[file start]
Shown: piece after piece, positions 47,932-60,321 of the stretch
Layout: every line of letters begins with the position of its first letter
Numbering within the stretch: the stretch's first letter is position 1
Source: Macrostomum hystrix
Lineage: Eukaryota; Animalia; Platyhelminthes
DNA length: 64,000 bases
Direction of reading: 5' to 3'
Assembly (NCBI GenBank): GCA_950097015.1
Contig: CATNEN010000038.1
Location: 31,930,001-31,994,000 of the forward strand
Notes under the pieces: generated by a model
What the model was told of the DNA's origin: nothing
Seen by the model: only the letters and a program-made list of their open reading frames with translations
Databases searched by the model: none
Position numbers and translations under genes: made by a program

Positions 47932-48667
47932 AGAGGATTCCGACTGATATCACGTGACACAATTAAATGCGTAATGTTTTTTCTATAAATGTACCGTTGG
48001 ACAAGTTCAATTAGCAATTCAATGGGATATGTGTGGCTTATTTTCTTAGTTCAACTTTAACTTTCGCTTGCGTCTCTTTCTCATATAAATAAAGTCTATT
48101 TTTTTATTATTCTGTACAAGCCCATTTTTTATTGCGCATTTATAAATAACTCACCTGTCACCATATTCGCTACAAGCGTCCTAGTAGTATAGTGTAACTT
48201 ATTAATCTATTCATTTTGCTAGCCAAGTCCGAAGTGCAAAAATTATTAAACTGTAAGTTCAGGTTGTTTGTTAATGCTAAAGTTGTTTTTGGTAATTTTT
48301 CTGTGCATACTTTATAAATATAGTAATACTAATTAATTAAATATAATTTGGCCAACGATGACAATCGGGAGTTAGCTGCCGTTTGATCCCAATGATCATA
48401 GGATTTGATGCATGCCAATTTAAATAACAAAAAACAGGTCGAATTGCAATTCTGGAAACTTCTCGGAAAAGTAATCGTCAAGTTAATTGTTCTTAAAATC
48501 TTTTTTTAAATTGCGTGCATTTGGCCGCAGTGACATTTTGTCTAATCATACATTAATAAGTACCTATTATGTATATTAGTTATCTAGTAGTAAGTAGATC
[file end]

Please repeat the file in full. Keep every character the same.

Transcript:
Shown: piece after piece, positions 47,932-60,321 of the stretch
Layout: every line of letters begins with the position of its first letter
Numbering within the stretch: the stretch's first letter is position 1
Source: Macrostomum hystrix
Lineage: Eukaryota; Animalia; Platyhelminthes
DNA length: 64,000 bases
Direction of reading: 5' to 3'
Assembly (NCBI GenBank): GCA_950097015.1
Contig: CATNEN010000038.1
Location: 31,930,001-31,994,000 of the forward strand
Notes under the pieces: generated by a model
What the model was told of the DNA's origin: nothing
Seen by the model: only the letters and a program-made list of their open reading frames with translations
Databases searched by the model: none
Position numbers and translations under genes: made by a program

Positions 47932-48667
47932 AGAGGATTCCGACTGATATCACGTGACACAATTAAATGCGTAATGTTTTTTCTATAAATGTACCGTTGG
48001 ACAAGTTCAATTAGCAATTCAATGGGATATGTGTGGCTTATTTTCTTAGTTCAACTTTAACTTTCGCTTGCGTCTCTTTCTCATATAAATAAAGTCTATT
48101 TTTTTATTATTCTGTACAAGCCCATTTTTTATTGCGCATTTATAAATAACTCACCTGTCACCATATTCGCTACAAGCGTCCTAGTAGTATAGTGTAACTT
48201 ATTAATCTATTCATTTTGCTAGCCAAGTCCGAAGTGCAAAAATTATTAAACTGTAAGTTCAGGTTGTTTGTTAATGCTAAAGTTGTTTTTGGTAATTTTT
48301 CTGTGCATACTTTATAAATATAGTAATACTAATTAATTAAATATAATTTGGCCAACGATGACAATCGGGAGTTAGCTGCCGTTTGATCCCAATGATCATA
48401 GGATTTGATGCATGCCAATTTAAATAACAAAAAACAGGTCGAATTGCAATTCTGGAAACTTCTCGGAAAAGTAATCGTCAAGTTAATTGTTCTTAAAATC
48501 TTTTTTTAAATTGCGTGCATTTGGCCGCAGTGACATTTTGTCTAATCATACATTAATAAGTACCTATTATGTATATTAGTTATCTAGTAGTAAGTAGATC